This is a guest post by Uli Schamiloglu, professor in Languages and Cultures of Asia and the Director of UW-Madison’s Middle East Studies Program.
On Wednesday, October 14, 2009 Hillary Clinton traveled to the city of Kazan, capital of the Muslim republic of Tatarstan. On October 9 the Tatar-Bashkir Service of Radio Liberty reported that Hillary Clinton would be visiting Kazan and meeting with local political and religious leaders.
AFP reports that Clinton praised tolerance in Muslim Russian region.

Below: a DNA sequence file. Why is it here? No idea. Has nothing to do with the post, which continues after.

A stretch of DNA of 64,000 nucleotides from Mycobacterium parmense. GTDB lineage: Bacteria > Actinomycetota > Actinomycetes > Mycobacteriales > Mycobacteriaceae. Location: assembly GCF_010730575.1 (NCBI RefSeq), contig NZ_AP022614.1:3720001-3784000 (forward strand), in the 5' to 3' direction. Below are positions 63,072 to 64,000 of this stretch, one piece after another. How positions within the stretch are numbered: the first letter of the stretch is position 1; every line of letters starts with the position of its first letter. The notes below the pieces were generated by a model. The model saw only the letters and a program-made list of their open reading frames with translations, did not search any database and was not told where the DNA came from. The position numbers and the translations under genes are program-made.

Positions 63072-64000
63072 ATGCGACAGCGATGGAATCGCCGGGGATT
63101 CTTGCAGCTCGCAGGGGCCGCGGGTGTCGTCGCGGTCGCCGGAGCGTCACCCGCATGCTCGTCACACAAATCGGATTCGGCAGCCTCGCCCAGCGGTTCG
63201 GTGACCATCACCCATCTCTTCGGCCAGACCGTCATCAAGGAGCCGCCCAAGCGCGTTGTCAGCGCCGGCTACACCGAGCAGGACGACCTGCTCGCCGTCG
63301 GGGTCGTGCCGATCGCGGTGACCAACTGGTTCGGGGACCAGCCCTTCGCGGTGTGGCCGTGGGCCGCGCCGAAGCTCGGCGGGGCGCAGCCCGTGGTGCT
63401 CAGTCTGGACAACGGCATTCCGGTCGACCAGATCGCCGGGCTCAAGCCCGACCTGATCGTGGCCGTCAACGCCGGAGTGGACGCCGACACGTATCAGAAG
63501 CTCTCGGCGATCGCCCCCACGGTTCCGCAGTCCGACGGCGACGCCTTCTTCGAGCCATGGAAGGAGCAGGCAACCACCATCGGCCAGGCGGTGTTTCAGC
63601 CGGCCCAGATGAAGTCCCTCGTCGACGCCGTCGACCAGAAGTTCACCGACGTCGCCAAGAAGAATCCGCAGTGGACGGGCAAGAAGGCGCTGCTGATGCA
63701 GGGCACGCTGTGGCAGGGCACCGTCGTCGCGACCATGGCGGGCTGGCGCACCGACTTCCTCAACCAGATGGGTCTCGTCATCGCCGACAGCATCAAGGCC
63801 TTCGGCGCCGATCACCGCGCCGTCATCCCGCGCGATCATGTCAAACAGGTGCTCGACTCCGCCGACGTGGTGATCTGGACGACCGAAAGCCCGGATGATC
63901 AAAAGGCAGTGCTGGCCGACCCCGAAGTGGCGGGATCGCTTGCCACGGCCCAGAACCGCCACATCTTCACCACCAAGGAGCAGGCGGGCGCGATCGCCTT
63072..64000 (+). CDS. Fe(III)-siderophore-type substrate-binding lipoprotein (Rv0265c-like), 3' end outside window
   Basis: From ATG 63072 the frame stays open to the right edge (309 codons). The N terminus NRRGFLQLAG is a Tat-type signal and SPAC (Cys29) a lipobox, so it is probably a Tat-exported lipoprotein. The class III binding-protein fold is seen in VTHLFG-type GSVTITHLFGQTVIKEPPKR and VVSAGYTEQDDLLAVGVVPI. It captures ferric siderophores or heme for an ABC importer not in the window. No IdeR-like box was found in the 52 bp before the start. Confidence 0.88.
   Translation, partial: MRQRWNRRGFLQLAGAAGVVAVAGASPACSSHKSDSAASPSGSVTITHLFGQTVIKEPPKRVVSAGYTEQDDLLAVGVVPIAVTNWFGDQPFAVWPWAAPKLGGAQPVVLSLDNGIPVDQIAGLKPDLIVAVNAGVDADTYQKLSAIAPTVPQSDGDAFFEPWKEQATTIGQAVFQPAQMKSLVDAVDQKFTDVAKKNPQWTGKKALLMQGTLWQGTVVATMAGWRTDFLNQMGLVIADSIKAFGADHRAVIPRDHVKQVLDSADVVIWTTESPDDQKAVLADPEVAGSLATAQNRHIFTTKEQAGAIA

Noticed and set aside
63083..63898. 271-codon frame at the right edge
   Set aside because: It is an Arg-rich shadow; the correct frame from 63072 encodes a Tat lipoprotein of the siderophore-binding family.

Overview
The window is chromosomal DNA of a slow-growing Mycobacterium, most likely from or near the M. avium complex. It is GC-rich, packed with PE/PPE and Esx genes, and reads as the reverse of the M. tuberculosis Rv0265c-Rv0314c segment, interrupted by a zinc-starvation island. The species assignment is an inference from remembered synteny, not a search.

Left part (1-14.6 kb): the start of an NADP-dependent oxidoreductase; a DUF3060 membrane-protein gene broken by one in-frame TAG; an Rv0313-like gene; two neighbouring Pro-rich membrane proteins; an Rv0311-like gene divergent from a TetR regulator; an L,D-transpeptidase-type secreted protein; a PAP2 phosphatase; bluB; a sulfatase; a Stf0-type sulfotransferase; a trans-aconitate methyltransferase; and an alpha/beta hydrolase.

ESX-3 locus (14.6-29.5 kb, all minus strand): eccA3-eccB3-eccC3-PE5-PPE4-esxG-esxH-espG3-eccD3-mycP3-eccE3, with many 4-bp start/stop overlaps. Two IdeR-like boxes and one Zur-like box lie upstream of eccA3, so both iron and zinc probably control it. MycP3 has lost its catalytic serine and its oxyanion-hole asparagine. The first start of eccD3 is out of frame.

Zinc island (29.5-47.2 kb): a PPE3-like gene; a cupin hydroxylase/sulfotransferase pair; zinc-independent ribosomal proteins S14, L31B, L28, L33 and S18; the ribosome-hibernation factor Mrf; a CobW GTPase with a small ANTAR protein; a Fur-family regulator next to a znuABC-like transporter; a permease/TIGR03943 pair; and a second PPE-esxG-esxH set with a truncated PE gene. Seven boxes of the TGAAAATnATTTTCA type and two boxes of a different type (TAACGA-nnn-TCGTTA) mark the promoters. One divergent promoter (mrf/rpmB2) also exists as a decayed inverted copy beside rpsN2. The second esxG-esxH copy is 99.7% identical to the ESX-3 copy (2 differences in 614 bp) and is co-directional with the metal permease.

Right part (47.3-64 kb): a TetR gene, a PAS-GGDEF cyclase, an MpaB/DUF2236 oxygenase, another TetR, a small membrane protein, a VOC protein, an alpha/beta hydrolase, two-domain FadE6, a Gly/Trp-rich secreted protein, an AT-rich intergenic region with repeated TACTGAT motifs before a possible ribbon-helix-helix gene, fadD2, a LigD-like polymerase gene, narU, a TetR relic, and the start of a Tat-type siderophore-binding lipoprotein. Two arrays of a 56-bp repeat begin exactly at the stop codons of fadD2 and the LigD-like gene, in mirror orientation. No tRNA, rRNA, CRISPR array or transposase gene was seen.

The Republic of Tatarstan is one of the over 20 ethnic republics of the Russian Federation. Kazan Tatars, who speak a Turkic language, are the largest non-Slavic minority in the Russian Federation. The ancestors of the Kazan Tatars accepted Islam in the early 10th century. In the 19th-early 20th century the Kazan Tatars were leaders in the movements for religious and cultural reform among the Muslims of the Russian Empire. Following the collapse of the USSR, the republic became a model for federalism in the Russian Federation as well as a model of ethnic and religious pluralism. The leaders of Tatarstan consider Tatar Islam an example of “Euro-Islam” that can serve as an example for other Muslim nations. The English website of Radio Liberty has a detailed background analysis of the political, ethnic, and religious situation in Tatarstan.